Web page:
For these weaknesses, though, he remains capable of incredible plays -- finishes at the rim, passes, etc -- and tremendous energy and intangibles. The way he lifted that rather rag-tag Knicks outfit to several unbelievable wins was truly unique and inspiring. Lin has had to scrap and claw for every NBA opportunity he's had and he seems to be a very high-character, humble, and hardworking teammate, something that exuded great positive energy and had a big impact on changing the Knicks' culture this season.

5. Chauncey Billups. Mr. Big Shot himself is the last viable starting point guard option I see for the Mavs in 2012. I've always been a huge Billups fan, back from his days with that lovable 2004 Pistons team. Career-wise, he is one of the four most accomplished point guards of the last ten years (along with Jason Kidd, Steve Nash, and Tony Parker) and has a long resume of playoff success, clutch performances and, well, big shots. Unfortunately, he's also 35 years old and coming off an ACL tear in March that ended his season for the Clippers.

Assuming he recovers fully and in time for the start of the 2012 season, I think Billups will still be a quality starter. His shooting numbers were kind of janky this year, but probably mainly due to the fact that he only played 20 games and it was a weird lockout year in which the Clips played him at two-guard alongside Chris Paul for a while. I would expect his three-point FG percentage to return to around 40% and his field-goal percentage to rise as well (it was a horrific 36% this year). Aside from being a great shooter, Billups is a good floor general, physically strong defender, and savvy veteran presence in the locker room. He also has a lot of familiarity with Rick Carlisle, having played for him back when Carlisle coached the Pistons in 2002. In fact, it was under Carlisle that Billups became a top-shelf point guard in the league.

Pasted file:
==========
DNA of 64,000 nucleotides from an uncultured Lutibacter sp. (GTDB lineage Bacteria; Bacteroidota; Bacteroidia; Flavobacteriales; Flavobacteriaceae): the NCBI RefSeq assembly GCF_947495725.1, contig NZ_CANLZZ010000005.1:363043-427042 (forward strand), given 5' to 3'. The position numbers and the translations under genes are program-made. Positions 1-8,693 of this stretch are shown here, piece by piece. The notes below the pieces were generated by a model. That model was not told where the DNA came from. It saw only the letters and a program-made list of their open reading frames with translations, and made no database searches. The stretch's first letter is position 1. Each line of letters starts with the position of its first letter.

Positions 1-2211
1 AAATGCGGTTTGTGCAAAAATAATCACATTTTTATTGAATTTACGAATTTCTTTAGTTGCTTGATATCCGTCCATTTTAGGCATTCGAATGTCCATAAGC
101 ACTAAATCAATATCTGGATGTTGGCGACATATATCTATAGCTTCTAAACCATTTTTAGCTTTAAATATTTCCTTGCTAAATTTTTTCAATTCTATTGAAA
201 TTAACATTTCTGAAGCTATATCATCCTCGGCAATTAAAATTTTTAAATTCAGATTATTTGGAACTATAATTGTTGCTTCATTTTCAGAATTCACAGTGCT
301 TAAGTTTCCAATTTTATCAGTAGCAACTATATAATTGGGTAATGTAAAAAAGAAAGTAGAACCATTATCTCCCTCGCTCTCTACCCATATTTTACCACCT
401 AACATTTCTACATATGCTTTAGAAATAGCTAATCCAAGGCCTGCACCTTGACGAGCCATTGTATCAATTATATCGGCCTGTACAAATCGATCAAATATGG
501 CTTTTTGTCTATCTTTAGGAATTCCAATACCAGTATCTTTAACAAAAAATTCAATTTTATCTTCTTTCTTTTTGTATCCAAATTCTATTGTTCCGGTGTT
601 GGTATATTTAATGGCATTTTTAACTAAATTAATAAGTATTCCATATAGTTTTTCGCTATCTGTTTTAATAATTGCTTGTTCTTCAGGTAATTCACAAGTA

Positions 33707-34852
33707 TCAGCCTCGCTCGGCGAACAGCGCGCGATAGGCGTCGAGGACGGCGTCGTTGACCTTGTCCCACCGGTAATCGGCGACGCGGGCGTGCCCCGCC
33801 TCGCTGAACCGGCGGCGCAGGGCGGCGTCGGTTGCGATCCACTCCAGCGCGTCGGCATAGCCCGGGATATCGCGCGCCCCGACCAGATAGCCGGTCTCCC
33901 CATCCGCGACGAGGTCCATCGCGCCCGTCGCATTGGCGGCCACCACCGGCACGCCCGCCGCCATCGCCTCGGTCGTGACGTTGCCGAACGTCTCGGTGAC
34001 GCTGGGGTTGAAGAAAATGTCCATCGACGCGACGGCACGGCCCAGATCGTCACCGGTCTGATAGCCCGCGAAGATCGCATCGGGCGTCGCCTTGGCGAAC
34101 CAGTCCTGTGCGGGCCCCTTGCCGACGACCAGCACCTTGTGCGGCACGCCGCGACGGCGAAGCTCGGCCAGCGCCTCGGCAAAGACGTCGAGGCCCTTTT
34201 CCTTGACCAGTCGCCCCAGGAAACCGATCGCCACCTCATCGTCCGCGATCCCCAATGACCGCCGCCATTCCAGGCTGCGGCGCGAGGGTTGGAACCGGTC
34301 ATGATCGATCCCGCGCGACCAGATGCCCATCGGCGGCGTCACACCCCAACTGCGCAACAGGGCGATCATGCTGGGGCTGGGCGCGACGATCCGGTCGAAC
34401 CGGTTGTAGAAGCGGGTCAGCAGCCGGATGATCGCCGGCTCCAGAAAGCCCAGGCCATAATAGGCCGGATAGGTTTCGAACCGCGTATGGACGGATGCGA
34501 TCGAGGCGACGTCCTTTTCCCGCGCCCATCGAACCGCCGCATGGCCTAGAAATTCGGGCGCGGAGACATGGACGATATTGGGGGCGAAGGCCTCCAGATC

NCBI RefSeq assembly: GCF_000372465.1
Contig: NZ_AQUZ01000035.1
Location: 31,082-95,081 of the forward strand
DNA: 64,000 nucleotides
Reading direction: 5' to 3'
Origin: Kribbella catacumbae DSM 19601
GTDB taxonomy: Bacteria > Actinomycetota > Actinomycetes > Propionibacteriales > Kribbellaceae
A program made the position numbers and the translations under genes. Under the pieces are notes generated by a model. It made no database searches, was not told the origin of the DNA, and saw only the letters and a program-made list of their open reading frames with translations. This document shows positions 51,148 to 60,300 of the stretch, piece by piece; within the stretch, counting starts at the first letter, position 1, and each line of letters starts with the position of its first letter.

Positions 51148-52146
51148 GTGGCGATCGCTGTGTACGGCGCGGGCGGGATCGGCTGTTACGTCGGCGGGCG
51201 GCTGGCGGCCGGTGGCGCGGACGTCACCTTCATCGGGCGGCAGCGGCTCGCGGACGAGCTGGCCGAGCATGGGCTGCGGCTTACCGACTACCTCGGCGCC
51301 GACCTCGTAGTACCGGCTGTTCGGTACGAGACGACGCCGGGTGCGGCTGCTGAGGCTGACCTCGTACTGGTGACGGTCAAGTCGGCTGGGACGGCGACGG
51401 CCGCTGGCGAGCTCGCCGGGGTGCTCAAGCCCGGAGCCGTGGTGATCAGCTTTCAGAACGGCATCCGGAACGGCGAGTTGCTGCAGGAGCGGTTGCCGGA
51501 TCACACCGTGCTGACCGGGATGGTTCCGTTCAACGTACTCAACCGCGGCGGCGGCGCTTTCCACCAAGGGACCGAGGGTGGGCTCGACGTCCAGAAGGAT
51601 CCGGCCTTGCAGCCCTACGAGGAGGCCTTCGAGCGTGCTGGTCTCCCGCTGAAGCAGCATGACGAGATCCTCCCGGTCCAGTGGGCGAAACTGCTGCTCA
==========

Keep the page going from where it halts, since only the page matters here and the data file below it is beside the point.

Given that he is coming off an ACL tear, I think most teams will be wary to offer him big money or a long contract. It's pretty well-known, also, that Billups has no interest in playing for non-contending teams, so it's possible he could be looking for a deal around the mid-level exception or slightly more. Unless Williams, Dragic, and Nash are all off the table this summer (and the free agency period is a total disaster), I can't see the Mavs trying to go after Billups. He's a player that provides a degree of stability and experience at point guard, but not someone who would totally revamp the Mavs' offense immediately. Signing him would also not address the goals of getting younger and more athletic in the backcourt, a real need this summer. Add in the fact that he's coming off an ACL tear, and it seems pretty unlikely the Mavs will sign Billups.

6. Other Randoms That Could Technically Be Somebody's Starter but not the Mavs